Certain rare tumors

Brain hemorrhages

Obesity

Medications

Ace inhibitorsSpironolactoneDiureticsBeta blockers

BNP is very helpful in determining the outlook for patients with CHF. In general, the higher the level, the worse it is. Finally, BNP is very helpful in guiding the treatment of CHF. Effective therapy reduces the backup of blood in the heart. The heart chambers get smaller, and as the muscle cells recover from being stretched, they produce less BNP. When doctors see falling BNP levels, they breathe a sigh of relief; more important, their patients breathe better.

BNP in CAD

The cardiologists are at it again, this time exploring the role of BNP in coronary artery disease (CAD). Patients who have CAD without CHF don't have stretched heart muscle cells, but if their coronary artery blockages are extensive or if the vascular inflammation in the plaques is active, the muscle cells will be ischemic "" that is, they won't be getting enough oxygen to keep them happy. Like stretched muscle cells, ischemic cells make and release extra BNP "" not enough to register in the CHF range, but enough to push the levels up, typically between 20 and 100 pg/ml.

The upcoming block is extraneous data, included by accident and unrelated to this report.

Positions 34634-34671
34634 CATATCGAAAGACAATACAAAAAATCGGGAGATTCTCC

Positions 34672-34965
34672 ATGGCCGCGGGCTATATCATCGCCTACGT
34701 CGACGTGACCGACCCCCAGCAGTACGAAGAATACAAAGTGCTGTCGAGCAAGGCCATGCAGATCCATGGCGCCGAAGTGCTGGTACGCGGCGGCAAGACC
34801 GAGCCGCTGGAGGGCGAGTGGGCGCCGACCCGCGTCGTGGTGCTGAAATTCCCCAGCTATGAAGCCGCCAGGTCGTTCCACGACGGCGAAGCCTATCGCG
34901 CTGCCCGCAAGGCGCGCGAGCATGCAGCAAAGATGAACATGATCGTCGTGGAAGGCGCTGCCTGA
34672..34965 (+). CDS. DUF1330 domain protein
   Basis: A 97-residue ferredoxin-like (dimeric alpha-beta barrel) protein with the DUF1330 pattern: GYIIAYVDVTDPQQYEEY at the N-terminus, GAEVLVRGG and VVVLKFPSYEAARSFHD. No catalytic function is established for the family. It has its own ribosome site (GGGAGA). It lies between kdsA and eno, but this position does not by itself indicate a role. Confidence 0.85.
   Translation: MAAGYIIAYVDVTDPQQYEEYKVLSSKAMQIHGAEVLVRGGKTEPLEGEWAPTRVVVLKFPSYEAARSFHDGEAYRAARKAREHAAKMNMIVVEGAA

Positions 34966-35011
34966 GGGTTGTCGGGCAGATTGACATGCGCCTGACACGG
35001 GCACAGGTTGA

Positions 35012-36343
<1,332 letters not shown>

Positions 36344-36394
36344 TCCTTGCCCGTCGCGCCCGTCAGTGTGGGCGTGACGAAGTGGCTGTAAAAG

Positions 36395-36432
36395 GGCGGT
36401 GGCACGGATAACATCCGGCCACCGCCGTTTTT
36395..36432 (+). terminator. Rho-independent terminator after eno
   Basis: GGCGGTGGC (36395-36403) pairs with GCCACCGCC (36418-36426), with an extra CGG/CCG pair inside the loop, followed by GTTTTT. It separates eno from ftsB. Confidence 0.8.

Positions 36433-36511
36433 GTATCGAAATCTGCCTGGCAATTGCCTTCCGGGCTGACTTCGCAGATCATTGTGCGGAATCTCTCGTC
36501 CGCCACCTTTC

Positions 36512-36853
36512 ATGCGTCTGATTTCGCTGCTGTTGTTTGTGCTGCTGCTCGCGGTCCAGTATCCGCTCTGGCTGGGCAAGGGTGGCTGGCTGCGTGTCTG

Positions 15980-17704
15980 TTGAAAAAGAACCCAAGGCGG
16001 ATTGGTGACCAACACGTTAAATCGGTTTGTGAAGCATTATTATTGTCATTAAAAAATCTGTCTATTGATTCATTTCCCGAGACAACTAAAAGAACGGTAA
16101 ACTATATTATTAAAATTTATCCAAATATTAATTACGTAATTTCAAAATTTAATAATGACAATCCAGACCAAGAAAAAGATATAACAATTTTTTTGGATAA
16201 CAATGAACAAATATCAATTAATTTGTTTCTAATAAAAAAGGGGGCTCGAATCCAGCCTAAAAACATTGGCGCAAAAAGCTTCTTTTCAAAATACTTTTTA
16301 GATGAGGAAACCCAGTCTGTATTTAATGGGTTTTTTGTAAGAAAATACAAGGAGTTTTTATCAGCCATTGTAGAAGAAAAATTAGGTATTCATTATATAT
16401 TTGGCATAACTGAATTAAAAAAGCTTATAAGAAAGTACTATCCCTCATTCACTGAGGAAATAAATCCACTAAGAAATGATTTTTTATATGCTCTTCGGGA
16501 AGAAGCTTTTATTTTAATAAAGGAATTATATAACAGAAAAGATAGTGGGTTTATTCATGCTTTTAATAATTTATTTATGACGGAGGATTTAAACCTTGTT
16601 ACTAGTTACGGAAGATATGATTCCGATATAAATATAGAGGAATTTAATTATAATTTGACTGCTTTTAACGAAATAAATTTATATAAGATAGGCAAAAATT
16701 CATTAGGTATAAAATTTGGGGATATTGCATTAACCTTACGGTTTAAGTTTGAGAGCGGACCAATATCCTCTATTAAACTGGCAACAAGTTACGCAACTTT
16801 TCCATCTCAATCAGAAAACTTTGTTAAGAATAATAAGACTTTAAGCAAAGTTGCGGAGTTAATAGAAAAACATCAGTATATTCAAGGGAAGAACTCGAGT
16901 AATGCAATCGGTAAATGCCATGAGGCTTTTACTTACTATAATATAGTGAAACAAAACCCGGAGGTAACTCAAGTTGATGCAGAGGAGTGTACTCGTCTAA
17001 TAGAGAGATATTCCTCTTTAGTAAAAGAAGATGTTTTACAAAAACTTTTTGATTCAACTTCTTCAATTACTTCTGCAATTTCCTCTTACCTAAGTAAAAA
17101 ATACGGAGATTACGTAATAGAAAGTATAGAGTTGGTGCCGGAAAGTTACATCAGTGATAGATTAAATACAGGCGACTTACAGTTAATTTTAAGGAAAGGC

Measuring BNP to help diagnose and treat CHF is well established, but using it for CAD is still experimental. Nevertheless, scientists have reported that BNP levels bump up during treadmill stress tests in patients with CAD; in one study, BNP levels rose from 15 pg/ml at rest to 35 pg/ml immediately after exercise, only to drift down to 20 pg/ml within 15 minutes. In another study of patients with suspected angina, BNP levels averaged 12 pg/ml in patients who turned out to have healthy coronary arteries, but they averaged 16 pg/ml, 19 pg/ml, and 39 pg/ml respectively in patients who had blockages in one, two, or three of their coronary arteries. And in patients who had BNP levels measured when they were hospitalized for acute coronary events, high BNP levels predicted a high risk of death during the next two years.

BNP testing will never replace treadmill tests, heart scans, or coronary angiography for patients with suspected or proven CAD. But research suggests that this simple test may soon help doctors tell which patients need fancy tests and which don't. And the test has already improved the diagnosis and treatment of CHF. That's a big gain for a small protein.